Keep it Real TV Episode 22

Video by Dr. Chad Larson

In episode 22 of his video series, Dr. Larson discusses: 

  • Anemia is a condition where the body doesn't produce enough red blood cells
  • Since red blood cells are responsible for delivering oxygen to every living cell, having a low red blood cell count leads to your body not getting enough energy
  • There are many different types of anemia like B12 anemia, copper anemia, and iron anemia
  • The most prevalent form of anemia, especially in women of childbearing age, is iron deficiency anemia
  • A recent study in Belgium that looked at pregnant women in their first trimester found that 35% were iron deficient
  • That becomes very problematic because a pregnant woman's needs for iron goes up dramatically to supply oxygen to her body and the fetuses as well
  • Iron deficiency anemia can lead to health conditions for both the mother and the growing fetus
  • Iron is necessary for thyroid function, so if you are deficient, it can lead to thyroid autoimmunity which can last throughout pregnancy and well beyond
  • The production of something called thyroid peroxidase is completely dependent on iron, if you don't have enough of it, then it can lead to thyroid dysfunction
  • If you are pregnant, it is important that you have the doctor check your red blood cell count through a CBC, but that isn't enough.
  • By the time that iron deficiency affects your red blood cell production your anemia is far advanced
  • Checking for something called Ferritin levels is the way to detect iron deficiency anemia in its early stages so you can treat it
  • Symptoms of iron deficiency anemia are fatigue, "brain fog", and mood disorders
  • Your brain demands an enormous amount of energy to function
  • If you don't have enough oxygen, it will decrease the energy your brain has. That will affect things called neurotransmitters, which are the chemicals in the brain that are responsible for the regulation of your mood
  • Neurotransmitters such as serotonin, dopamine, and GABA are all produced in the brain
  • Serotonin, a major mood stabilizer, is dependent upon iron. If you are low on serotonin, it can lead to symptoms of depression and anxiety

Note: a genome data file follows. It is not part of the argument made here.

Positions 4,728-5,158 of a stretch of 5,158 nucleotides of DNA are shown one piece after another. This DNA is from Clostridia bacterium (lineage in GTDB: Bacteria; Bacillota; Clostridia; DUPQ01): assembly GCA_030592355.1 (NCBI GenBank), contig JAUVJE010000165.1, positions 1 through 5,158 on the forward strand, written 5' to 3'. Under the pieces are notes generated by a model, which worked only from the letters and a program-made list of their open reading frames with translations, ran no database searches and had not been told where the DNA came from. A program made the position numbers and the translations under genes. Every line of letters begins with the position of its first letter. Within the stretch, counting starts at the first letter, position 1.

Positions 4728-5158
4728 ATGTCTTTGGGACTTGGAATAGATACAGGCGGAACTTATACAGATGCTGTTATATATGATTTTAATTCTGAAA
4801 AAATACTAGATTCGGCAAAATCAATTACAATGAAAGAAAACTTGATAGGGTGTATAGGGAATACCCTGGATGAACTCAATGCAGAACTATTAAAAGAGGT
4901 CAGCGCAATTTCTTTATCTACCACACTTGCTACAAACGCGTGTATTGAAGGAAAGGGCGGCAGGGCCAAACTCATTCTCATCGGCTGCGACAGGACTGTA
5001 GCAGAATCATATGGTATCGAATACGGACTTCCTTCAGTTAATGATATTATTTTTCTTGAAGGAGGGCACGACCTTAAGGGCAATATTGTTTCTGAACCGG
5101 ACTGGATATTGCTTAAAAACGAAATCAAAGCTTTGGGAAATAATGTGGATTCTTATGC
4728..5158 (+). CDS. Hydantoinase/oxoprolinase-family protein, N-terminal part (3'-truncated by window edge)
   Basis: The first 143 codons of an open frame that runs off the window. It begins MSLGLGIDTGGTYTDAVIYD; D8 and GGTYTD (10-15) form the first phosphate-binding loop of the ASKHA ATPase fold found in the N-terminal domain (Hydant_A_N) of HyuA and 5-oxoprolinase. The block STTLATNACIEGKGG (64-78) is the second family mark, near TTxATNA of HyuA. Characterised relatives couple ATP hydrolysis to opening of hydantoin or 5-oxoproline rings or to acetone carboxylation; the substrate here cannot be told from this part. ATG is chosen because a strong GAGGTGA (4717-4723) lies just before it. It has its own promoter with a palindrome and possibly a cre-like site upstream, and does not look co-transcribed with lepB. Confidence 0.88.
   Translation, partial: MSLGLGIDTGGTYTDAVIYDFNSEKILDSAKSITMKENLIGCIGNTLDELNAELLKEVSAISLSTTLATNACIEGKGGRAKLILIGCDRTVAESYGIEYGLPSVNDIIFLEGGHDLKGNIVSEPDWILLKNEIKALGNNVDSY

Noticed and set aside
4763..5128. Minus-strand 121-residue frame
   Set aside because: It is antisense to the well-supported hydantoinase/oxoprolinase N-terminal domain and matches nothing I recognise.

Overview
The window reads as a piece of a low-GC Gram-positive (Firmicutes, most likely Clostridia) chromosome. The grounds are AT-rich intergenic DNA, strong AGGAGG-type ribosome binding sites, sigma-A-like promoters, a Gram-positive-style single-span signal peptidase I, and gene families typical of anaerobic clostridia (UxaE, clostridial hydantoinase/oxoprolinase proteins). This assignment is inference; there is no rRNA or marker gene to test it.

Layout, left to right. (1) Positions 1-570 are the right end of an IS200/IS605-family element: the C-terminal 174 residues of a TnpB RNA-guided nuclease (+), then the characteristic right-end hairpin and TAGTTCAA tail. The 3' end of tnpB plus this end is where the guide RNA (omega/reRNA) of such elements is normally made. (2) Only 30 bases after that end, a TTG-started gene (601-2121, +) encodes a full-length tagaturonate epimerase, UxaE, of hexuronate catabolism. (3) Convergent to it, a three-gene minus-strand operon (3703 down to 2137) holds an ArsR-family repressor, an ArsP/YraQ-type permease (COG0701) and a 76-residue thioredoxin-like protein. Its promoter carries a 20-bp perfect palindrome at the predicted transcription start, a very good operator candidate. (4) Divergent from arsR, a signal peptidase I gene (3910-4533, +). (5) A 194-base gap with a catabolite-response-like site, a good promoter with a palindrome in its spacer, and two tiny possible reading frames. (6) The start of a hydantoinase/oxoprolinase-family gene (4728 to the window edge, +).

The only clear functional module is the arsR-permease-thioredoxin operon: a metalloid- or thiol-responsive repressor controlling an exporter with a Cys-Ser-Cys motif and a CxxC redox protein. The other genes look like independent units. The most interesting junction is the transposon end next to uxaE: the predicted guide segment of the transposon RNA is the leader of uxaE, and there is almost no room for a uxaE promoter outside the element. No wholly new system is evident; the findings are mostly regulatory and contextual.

• Women are typically iron deficient because they don't eat foods that are high in iron like beef and shellfish
  • The RDA for iron in women of childbearing age is 18 milligrams up to 27 milligrams for pregnant women
  • Don't supplement unless you know that you are deficient; you can overdo it
  • Not all forms of iron are equally absorbable, the form with the highest absorption rate is iron bisglycinate
  • Other cheaper forms aren't as absorbable and can lead to constipation
  • Everyone who is experiencing symptoms of fatigue, mood disorders, or brain fog, should have their iron checked to make sure that they don't have iron deficiency anemia


Related Slideshows:

Amino Acids Associated with Improved Arterial Health in Women

Heart disease is the number 1 killer of women in America, but there is plenty you can do to lower your risk of cardiovascular disease, and now that list may include making sure you're getting certain amino acids in your diet.
View Slideshow

Multivitamin May Ward Off Cardiovascular Disease in Women

A few years ago we discussed the results of a study published in the American Journal of Clinical Nutrition. Here is a summary of what we learned in that study.
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Keep it Real TV Episode 4

Dr. Chad Larson discusses the conflicts of medication for cardiovascular disease, cholesterol and cardiovascular health.
Watch Video


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